The Georgetown University Child Development Center recently released two reports on meeting the health care needs of children in foster care. The reports recommend creating a comprehensive, community-based health care system composed of eleven critical components, such as coordination of care and collaboration among systems, and provide examples of lessons learned from providers. The "Summary of State and Community Efforts" and "Strategies for Implementation" reports also identify challenges, promising approaches, implementation strategies, and policy recommendations. http://www.georgetown.edu/research/gucdc/foster.html.

 


3. News Update


PROMINENT AUTHOR/EDUCATOR NAMED EXECUTIVE DIRECTOR OF ADOPTION INSTITUTE

Adam Pertman - an award-winning expert on adoption and family issues, as well as a Pulitzer-nominated journalist - will become the Evan B. Donaldson Adoption Institute's new executive director on Dec. 1. Pertman is the author of "Adoption Nation: How the Adoption Revolution is Transforming America" (Basic Books) one of the most important and influential books ever written in the field. He also founded the Adoption Nation Education Initiative, which will be integrated into the Adoption Institute as a new and innovative division devoted exclusively to educational activities.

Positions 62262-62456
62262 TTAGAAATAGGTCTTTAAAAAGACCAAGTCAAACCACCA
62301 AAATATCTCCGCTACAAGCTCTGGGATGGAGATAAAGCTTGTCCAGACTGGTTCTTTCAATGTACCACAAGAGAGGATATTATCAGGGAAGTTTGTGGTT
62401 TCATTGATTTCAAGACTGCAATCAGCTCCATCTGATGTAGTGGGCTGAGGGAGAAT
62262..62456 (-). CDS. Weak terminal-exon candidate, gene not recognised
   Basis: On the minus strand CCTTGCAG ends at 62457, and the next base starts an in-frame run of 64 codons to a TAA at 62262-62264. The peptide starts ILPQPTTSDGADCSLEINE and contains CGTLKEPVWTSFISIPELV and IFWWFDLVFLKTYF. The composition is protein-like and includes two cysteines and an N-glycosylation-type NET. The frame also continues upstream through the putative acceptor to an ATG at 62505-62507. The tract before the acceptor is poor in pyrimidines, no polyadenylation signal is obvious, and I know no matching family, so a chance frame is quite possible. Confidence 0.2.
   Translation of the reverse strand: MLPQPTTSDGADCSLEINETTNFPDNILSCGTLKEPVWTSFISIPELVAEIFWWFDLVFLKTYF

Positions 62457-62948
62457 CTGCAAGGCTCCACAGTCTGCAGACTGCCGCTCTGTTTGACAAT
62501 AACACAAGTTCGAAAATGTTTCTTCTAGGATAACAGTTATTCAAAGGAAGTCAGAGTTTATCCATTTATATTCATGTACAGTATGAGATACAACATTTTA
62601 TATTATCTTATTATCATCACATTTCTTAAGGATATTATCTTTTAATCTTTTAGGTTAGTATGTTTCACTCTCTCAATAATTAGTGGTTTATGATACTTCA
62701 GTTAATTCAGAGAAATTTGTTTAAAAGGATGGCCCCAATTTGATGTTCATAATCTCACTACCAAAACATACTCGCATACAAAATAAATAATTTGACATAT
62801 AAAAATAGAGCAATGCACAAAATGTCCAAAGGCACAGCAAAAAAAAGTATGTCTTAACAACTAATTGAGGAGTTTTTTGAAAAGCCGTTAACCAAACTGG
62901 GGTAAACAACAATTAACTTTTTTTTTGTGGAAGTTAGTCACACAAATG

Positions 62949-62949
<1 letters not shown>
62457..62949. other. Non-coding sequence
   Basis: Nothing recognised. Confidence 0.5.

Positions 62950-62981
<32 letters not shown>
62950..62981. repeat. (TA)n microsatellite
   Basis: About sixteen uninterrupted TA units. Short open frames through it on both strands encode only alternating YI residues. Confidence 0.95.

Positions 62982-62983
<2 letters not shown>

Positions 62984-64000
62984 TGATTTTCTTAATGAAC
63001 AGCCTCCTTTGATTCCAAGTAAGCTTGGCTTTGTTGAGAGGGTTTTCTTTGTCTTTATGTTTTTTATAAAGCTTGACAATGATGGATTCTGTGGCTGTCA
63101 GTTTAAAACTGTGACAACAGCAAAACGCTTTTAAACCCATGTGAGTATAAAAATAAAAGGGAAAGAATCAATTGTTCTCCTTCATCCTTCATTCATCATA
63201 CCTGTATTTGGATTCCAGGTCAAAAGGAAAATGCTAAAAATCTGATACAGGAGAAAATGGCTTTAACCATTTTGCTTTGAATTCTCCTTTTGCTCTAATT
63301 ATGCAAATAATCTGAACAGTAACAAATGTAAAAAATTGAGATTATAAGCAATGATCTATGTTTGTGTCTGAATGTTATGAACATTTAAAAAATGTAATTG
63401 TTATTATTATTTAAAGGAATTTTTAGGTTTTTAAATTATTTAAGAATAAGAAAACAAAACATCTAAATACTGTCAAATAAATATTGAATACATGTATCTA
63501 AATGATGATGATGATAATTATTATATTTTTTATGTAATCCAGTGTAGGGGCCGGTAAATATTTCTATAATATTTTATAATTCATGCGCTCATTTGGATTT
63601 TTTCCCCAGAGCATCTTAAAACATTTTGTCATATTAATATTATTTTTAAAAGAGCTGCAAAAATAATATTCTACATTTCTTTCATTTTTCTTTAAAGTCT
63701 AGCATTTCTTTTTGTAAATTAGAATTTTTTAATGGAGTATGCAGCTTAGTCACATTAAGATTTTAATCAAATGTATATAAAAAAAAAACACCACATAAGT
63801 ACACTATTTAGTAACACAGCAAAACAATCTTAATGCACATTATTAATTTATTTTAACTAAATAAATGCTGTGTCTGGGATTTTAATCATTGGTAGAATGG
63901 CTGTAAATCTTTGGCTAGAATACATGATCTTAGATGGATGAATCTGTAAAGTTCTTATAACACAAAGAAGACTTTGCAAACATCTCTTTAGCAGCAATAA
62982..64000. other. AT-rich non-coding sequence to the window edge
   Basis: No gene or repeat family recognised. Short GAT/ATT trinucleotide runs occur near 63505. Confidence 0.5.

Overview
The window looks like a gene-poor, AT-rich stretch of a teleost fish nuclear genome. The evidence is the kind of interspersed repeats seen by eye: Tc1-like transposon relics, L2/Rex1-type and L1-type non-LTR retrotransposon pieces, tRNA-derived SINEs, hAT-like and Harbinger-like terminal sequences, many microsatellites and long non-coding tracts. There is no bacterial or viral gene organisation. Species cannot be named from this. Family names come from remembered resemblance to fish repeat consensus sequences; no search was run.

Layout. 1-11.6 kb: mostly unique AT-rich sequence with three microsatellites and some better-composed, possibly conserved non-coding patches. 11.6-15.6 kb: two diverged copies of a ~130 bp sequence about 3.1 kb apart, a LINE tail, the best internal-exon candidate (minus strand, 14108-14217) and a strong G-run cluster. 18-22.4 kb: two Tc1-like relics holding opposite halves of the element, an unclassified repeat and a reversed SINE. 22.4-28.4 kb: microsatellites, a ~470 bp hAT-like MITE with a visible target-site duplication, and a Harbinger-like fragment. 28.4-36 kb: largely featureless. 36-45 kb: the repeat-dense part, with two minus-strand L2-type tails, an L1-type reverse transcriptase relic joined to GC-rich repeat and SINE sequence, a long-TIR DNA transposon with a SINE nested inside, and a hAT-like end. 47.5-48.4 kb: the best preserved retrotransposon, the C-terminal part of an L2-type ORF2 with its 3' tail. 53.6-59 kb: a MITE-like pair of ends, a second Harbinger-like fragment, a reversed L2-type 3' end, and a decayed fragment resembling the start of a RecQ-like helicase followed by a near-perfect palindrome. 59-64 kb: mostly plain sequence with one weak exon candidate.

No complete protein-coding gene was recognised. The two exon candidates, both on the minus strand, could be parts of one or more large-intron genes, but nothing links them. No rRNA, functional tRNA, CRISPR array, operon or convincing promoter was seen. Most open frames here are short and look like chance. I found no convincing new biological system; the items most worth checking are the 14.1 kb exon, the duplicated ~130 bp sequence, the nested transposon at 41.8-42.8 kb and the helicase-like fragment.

4. Facts & Stats


AMERICANS SUPPORT EMPLOYEE BENEFITS FOR ADOPTIVE PARENTS

Nearly all Americans (95%) think that adoptive parents should receive the same maternity and paternity employee benefits as biological parents.

Want more facts about adoption? Visit our website (http://www.adoptioninstitute.org/old/) to find facts and statistics on adoption, in a concise and easy-to-read format.


5. About The Evan B. Donaldson Adoption Institute


ABOUT THE INSTITUTE
Since 1996, the Evan B. Donaldson Adoption Institute, a national not-for-profit organization, has advanced sound adoption policy and practice for adopted people, adoptive families and birth parents. The Adoption Institute gathers, analyzes and synthesizes the best available information from research and practical experience to identify and develop the most effective policies and practices to increase the numbers of permanent and loving families for waiting children, as well as to provide positive life-long experiences for all participants. Working with lawmakers, practitioners and researchers, the Adoption Institute strives to improve the ethics of adoption policy and practice, and the day-to-day experiences of everyone involved.

Our award-winning web site, www.adoptioninstitute.org/old, is a popular and reliable source for accurate adoption information.

SUPPORT OUR WORK
The Adoption Institute was established in 1996 with a one-time grant. To continue our work, we depend on new and renewable sources of funding. We need the financial support of people like you whose lives have been touched by adoption and who care about the future of vulnerable children everywhere. Please send a generous contribution to the Adoption Institute's annual fund today. To learn more about our initiatives and how you can help, visit http://www.adoptioninstitute.org/old/development/devintro.html or call 212-269-5080.